Gene therapy might lead to a one-time vaccine-like treatment that would permanently lower bad cholesterol and reduce the risk of heart attack by as much as 88 percent.
Heart disease is currently responsible for about one in every four deaths in the United States, adding up to more than 600,000 deaths each year.
According to the Harvard Stem Cell Institute, however, new genome research shows great promise of permanently reducing the risk of heart attack.
Work on this project first started in France in 2003 when researchers discovered that a specific gene in the liver, PCSK9, seemed to be responsible for cholesterol regulation. Some families with a mutation of this gene had very high cholesterol and were very likely to have early heart attacks.
Meanwhile, in Texas, another research group identified a population that had a different kind of mutation of PCSK9 — this time a very good mutation. This mutation produced the opposite effect. People with the mutation have very low levels of low-density lipoprotein (LDL or bad) cholesterol levels. What’s more, they were significantly less likely to have a heart attack.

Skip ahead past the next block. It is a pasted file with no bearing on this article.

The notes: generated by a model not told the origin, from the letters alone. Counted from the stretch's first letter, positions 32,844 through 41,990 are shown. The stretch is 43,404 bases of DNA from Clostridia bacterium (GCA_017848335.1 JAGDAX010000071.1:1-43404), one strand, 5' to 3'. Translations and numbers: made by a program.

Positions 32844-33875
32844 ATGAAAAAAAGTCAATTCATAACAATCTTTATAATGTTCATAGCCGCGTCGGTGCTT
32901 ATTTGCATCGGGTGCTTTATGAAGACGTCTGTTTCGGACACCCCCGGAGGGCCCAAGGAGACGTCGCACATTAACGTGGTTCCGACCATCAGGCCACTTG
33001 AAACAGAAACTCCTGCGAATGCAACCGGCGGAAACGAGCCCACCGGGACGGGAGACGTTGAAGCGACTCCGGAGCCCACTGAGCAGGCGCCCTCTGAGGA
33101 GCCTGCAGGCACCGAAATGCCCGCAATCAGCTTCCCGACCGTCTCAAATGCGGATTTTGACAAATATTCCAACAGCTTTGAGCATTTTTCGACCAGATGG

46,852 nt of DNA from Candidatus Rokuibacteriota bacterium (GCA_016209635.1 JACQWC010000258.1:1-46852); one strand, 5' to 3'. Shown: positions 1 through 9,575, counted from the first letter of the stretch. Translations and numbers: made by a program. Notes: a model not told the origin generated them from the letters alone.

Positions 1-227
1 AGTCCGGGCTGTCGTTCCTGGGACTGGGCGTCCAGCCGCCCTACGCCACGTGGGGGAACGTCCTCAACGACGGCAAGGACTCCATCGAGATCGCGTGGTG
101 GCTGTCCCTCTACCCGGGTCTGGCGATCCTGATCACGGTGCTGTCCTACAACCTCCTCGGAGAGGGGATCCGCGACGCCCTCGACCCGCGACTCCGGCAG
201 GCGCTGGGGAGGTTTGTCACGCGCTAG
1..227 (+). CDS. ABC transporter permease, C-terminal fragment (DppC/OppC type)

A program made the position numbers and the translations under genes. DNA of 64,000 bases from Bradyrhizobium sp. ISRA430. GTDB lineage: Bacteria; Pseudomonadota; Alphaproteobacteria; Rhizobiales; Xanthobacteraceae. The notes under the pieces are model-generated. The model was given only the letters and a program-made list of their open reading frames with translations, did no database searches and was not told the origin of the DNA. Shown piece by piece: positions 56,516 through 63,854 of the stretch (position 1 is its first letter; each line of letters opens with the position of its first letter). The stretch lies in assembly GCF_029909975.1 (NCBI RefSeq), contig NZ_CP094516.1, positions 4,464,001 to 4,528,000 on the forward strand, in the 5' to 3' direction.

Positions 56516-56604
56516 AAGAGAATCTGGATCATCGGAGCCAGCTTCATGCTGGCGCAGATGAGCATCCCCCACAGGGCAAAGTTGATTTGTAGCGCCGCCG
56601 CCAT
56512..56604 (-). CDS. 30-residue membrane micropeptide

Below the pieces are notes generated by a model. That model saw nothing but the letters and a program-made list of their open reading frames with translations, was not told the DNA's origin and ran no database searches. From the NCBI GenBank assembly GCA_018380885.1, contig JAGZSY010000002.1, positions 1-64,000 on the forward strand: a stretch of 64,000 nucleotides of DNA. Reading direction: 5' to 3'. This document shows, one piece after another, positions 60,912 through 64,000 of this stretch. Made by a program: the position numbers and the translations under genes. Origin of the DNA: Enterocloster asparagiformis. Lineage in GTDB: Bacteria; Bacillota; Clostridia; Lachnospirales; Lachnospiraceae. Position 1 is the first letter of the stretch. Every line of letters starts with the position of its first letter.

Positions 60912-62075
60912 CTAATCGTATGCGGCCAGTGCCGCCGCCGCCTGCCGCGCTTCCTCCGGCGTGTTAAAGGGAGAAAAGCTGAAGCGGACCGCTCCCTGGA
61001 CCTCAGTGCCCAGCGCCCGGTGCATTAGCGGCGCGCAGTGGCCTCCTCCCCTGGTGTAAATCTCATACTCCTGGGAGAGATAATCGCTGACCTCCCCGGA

A recently developed gene editing technology called CRISPR/Cas9 allowed these researchers to alter the PCSK9 gene in mice to convert it to the good version that would potentially help them live longer. This change caused the liver to stop producing a particular protein that would prevent the removal of cholesterol in the bloodstream. It also solved the problem that traditional cholesterol drugs have – they don’t last very long. Rather than constantly having to get shots or take medicine to reduce cholesterol, scientists hypothesize that it may be possible to have a lifetime change in effect with just one application.